Muhammad Siddiq Khan
|Died||13 August 1978 (aged 68)|
|Alma mater||Rangoon University|
Muhammad Siddiq Khan (known as M S Khan; 21 March 1910 - 13 August 1978) was the librarian of the Central Library of the University of Dhaka and the founder of the university's Department of Library Science (now Information Science and Library Management). In March 2004, the Government of Bangladesh posthumously awarded him the Independence Day Award, the country's highest civil honor.
Khan was born to a family whose ancestors were members of Mughal aristocracy in Bengal and had traveled to Rangoon in order to tutor the deposed Mughal Emperor, Bahadur Shah Zafar's children. He was born in Rangoon, where his father worked, on 21 March 1910. His father died when he was young. His mother, Bolonnessa Begum, got herself in a long-drawn-out litigation with his uncle on proprietary rights to his vast wealth and establishments.
Khan spent his childhood in Rangoon and went to school there. He took the matriculation examination in 1925 and stood fifth in Burma with distinctions in four subjects. He passed his intermediate examination in arts in 1927 and stood first in Rangoon University with distinction in English. In 1929, he received the B.A. honors degree in history from the university and stood first in the second class. In 1932 he got his B.L. degree. He was placed in the first class in the first-part examinations and in the second class in the second-part examinations. In 1936, he got his M.A. degree in history from the university and received the Yakub Abdul Ghani Gold Medal. For this performance he also received the Jardin Prize.
Completing his graduation program, Khan joined Rangoon University as a lecturer in history and political science in 1931 and worked there until the outbreak of World War II. His students included Aung San, one of the architects of the independence of Myanmar. When Rangoon came under fire from the advancing Japanese army, Khan escaped by trekking through the mountains to reach his village home. In 1943, he became an officer in the Civil Defense department of the government of Bengal. The next year he joined as a Liaison Officer under the Industries Directorate of the Bengal government. In 1946, he became the General Secretary of the Bengal Red Cross Society, a job he retained when moving to Dhaka after the partition of India in 1947. In 1950, he joined Debendra College in Manikganj as its principal.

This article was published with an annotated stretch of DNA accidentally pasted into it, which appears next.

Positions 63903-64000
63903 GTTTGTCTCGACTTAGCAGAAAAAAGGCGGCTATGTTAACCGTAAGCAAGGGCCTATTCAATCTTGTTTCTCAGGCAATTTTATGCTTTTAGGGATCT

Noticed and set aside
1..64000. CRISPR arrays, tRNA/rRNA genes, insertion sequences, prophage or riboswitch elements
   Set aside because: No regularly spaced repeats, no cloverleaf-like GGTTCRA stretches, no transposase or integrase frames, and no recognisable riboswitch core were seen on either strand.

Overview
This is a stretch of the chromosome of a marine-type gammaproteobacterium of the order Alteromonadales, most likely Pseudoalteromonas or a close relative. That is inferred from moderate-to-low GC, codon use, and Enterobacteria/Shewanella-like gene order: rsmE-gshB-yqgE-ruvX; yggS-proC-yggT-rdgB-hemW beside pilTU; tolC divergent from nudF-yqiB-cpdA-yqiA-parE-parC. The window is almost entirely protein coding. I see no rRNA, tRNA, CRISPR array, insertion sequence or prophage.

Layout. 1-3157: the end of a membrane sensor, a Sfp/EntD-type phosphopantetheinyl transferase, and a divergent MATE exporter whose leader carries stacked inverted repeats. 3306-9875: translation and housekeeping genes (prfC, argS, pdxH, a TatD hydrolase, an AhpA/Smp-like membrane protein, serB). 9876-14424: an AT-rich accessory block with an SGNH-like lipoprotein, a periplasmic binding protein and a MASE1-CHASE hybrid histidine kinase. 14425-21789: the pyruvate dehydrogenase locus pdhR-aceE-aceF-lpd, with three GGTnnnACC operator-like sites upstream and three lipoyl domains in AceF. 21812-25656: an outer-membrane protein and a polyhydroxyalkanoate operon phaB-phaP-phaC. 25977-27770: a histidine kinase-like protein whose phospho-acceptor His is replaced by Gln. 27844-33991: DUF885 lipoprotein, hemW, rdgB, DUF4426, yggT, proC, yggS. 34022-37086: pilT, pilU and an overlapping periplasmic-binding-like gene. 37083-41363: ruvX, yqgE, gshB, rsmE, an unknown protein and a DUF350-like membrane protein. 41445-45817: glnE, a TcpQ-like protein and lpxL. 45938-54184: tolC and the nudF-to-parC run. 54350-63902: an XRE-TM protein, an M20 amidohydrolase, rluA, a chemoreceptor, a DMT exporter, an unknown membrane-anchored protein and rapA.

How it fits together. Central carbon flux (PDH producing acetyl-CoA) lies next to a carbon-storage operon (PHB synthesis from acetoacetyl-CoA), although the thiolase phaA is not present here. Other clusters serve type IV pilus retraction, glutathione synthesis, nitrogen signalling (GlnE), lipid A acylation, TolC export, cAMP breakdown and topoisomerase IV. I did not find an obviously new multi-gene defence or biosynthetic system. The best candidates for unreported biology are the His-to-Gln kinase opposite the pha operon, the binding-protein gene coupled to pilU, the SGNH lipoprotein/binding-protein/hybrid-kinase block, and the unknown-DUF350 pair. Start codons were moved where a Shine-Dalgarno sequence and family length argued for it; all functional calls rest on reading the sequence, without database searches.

In 1953, Khan joined University of Dhaka as a secretary to Sayed Moazzem Hossain, the then vice-chancellor, who was succeeded by Walter Allen Jenkins eight months later. Jenkins sent Khan abroad in 1954 for further studies in library science.
Khan arrived in London on 30 September 1954. He started regular course work as decided by Professor Irwin.[clarification needed] After due completion of course work, Khan spent one academic year working intensively in selected university and other academic libraries in Great Britain. Irwin arranged a training program with several libraries at the University of London, as well as the libraries of the University of Edinburgh and University of Birmingham. Khan successfully completed his training.
After completing a two-year course on the theory and practice of university librarianship in the London School of Librarianship and Archives, under the supervision of Irwin, during 1954-55 and 1955-56, Khan returned to his ancestral place.
Upon return, he joined as the librarian of the Central Library of the university in June 1956, a position he held until his retirement in 1972. Khan introduced a diploma course for Library Science and, along with Ahmad Hossain, founded the Library Association of East Pakistan. When the Department of Library Science was established in 1959, he was appointed the head of the department. In his 19 years of service to the Library, he introduced the Dewey Decimal System of library classification and oversaw its implementation. He faced job-related financial troubles when he retired.
KHan was the vice-president of the Pakistan Library Association (1957, 1958, and 1968) and the president for several tenures. He was the General Secretary of[clarification needed] from 1962 to 1965. He was a vice-president of Asian Federation of Library Association from 1957 to 1960.
Khan wrote a number of books, as well as columns for Holiday and The Bangladesh Observer. He published a news bulletin for the University of Dhaka and edited the Eastern Librarian as the founder editor until 1976.
Khan died after prolonged illness on 13 August 1978 in Dhaka. He did not receive any honors during his lifetime. He was made a fellow of the Royal Historical Society for his scholarly contributions.
On 21 March 2010, Khan's 100th birthday, Library Association of Bangladesh has declared "21st March" as the Library Day of Bangladesh.